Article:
Exposure To Smokers In Movies Increases Likelihood Of Smoking In The Future, New Study Shows
A new study appearing in the July issue of Psychological Science, a journal of the Association for Psychological Science, reports that watching an actor smoke on the big screen may make smokers more likely to continue smoking in the future, and make nons
A new study appearing in the July issue of Psychological Science, a journal of the Association for Psychological Science, reports that watching an actor smoke on the big screen may make smokers more likely to continue smoking in the future, and make nonsmokers more favorably disposed toward smoking.
Sonya Dal Cin, Postdoctoral Fellow at the Norris Cotton Cancer Center of Dartmouth Medical School, and colleagues from the University of Waterloo and Central Michigan University, assessed the level to which identification with a protagonist on film alters our implicit associations between the self and smoking.
They studied 52 male college undergrads, about half of which reported daily smoking habits. The participants then watched a clip from the same movie in which the protagonist either smoked or did not smoke. After the clip, the participants reported how much they identified with the character and their evaluation of him.
The researchers then administered a standard Implicit Association Test to gather information on the participant's implicit thoughts about smoking.
The results were clear. For both smokers and non-smokers, identification with the smoking protagonist led to greater implicit association of smoking with the self. Thus, exposure to smoking in a movie has an influence on smoking-related thoughts.
These results show preliminary evidence of a mechanism through which smoking in movies exerts its effects on the audience's implicit beliefs.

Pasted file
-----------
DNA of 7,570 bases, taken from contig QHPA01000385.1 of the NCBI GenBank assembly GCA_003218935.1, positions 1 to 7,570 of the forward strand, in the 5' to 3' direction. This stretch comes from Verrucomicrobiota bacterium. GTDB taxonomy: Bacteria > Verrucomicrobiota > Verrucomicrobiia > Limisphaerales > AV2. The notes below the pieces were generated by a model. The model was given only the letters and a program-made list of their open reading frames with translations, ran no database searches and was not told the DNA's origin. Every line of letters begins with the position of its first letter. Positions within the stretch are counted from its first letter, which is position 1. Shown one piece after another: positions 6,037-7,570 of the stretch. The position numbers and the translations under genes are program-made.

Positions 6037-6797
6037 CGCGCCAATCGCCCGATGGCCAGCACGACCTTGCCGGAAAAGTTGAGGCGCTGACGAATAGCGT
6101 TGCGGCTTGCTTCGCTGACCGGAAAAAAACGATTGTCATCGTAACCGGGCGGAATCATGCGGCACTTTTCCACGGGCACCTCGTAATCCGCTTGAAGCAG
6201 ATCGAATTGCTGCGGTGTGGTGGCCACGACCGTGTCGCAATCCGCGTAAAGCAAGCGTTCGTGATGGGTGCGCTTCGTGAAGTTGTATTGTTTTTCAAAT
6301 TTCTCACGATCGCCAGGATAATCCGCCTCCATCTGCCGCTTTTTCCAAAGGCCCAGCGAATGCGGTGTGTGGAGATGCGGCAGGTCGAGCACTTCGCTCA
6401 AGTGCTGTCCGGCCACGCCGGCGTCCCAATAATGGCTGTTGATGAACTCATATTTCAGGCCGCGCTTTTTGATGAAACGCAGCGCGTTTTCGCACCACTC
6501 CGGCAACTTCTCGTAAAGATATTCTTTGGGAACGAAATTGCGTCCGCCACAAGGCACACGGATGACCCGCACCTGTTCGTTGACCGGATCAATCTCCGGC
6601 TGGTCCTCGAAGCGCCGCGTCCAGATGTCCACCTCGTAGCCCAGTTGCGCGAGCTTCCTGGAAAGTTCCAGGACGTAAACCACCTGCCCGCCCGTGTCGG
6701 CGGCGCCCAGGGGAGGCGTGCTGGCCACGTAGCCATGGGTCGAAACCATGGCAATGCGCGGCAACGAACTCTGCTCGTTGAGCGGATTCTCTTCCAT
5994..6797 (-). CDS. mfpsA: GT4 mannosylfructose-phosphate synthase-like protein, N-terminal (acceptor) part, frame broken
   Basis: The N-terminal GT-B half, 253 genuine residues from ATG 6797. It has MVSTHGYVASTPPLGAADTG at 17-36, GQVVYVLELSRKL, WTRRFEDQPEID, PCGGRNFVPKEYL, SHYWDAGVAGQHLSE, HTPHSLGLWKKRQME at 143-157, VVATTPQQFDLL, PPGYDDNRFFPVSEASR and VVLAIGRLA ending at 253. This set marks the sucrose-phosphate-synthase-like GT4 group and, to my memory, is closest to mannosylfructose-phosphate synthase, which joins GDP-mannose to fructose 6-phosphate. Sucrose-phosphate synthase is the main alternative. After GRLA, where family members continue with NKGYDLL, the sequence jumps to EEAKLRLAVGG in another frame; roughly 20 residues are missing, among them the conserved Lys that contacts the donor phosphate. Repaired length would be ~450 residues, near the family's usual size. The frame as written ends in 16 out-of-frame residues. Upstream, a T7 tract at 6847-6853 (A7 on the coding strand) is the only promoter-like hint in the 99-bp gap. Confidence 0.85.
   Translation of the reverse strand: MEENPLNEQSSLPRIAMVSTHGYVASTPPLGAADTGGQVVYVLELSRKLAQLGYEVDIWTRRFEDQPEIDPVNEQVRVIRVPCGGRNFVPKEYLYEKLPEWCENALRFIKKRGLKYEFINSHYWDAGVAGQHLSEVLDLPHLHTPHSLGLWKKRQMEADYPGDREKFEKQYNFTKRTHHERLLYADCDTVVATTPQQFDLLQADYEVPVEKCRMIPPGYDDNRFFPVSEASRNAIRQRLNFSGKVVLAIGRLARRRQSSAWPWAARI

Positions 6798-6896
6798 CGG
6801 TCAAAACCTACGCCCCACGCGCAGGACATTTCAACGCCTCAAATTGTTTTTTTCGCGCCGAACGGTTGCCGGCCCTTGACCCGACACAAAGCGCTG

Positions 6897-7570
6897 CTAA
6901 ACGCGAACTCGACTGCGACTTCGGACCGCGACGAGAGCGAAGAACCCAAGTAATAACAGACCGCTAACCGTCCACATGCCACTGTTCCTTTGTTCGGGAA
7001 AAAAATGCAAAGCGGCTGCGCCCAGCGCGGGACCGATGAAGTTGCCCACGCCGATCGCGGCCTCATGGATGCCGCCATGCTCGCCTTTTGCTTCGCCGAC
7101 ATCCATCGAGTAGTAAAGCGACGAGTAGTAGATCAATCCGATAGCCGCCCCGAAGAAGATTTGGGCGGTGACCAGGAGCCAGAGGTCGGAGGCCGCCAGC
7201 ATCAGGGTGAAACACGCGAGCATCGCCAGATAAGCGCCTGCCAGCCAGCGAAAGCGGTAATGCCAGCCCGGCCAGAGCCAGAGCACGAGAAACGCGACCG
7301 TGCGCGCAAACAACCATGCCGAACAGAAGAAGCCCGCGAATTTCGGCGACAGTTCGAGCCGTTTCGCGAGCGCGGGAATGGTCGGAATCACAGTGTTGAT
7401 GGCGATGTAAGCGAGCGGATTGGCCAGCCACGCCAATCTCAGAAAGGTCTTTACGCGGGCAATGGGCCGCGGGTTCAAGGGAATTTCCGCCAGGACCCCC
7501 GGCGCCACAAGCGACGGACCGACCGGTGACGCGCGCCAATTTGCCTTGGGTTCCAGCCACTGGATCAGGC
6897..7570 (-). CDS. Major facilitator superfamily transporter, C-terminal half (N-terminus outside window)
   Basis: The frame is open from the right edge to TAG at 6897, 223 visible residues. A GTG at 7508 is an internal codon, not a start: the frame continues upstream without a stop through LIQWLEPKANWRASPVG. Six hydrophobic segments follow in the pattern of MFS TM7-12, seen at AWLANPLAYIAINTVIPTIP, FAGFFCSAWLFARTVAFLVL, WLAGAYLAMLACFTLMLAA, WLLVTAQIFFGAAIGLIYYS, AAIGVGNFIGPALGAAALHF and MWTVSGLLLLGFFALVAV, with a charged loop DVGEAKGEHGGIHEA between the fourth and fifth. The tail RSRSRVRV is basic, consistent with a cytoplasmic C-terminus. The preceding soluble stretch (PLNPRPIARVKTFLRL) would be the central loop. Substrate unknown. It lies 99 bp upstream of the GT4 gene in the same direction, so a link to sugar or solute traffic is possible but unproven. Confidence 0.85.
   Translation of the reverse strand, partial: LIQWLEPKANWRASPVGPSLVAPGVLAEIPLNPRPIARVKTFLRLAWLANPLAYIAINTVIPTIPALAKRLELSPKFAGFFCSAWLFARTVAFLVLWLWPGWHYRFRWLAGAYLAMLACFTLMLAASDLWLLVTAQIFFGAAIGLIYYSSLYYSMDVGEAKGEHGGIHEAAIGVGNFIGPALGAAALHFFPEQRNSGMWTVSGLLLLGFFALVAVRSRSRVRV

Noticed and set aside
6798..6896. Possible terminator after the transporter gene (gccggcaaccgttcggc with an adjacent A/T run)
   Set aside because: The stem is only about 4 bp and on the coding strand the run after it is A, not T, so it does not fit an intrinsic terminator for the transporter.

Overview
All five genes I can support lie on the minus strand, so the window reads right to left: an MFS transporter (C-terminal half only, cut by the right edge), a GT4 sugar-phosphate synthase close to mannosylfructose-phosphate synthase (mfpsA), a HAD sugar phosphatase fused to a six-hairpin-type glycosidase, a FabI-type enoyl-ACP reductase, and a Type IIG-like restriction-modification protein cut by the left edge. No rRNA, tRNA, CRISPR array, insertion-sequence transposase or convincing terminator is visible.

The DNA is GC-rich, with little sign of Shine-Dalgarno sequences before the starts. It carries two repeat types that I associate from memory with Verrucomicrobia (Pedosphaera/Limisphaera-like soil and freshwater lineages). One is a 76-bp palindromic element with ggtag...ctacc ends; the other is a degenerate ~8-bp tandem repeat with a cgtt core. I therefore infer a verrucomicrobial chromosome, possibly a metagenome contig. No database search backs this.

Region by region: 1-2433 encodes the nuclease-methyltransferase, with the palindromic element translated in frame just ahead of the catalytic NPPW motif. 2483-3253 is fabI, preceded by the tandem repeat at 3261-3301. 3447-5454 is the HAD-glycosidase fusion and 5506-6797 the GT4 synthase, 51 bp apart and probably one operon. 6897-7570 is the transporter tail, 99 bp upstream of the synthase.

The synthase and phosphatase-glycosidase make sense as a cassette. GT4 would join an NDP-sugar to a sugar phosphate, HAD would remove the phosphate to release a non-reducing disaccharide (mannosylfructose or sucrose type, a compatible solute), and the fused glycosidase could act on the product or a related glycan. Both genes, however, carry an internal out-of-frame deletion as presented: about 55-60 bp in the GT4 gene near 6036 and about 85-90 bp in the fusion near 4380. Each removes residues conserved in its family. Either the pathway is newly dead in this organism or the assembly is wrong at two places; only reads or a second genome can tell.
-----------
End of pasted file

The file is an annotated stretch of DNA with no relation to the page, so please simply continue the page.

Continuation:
The study is part of a larger program of research on the persuasive impact of stories and the effect that identifying with characters has on one's own self-concept. Dal Cin writes that "exposure to behaviors in film can exert subtle influence" on our behavior. She also explains that examining the identification process between audience and character may help determine why some individuals enact violent behaviors they observe in the media, while others do not.
"Our finding that exposure to smoking in a movie affected non-smokers as well doesn't mean that non-smokers are suddenly going to be lighting up. However, the subtle influence of smoking in the movies may lead non-smokers to be slightly less negative about smoking or may lead them to believe that smoking is a more normal behavior than would otherwise be the case," said Geoffrey T. Fong, Psychology Professor at the University of Waterloo, and a co-author of the study.
Author Contact: Sonya Dal Cin
Psychological Science is ranked among the top 10 general psychology journals for impact by the Institute for Scientific Information.
Contact: Catherine West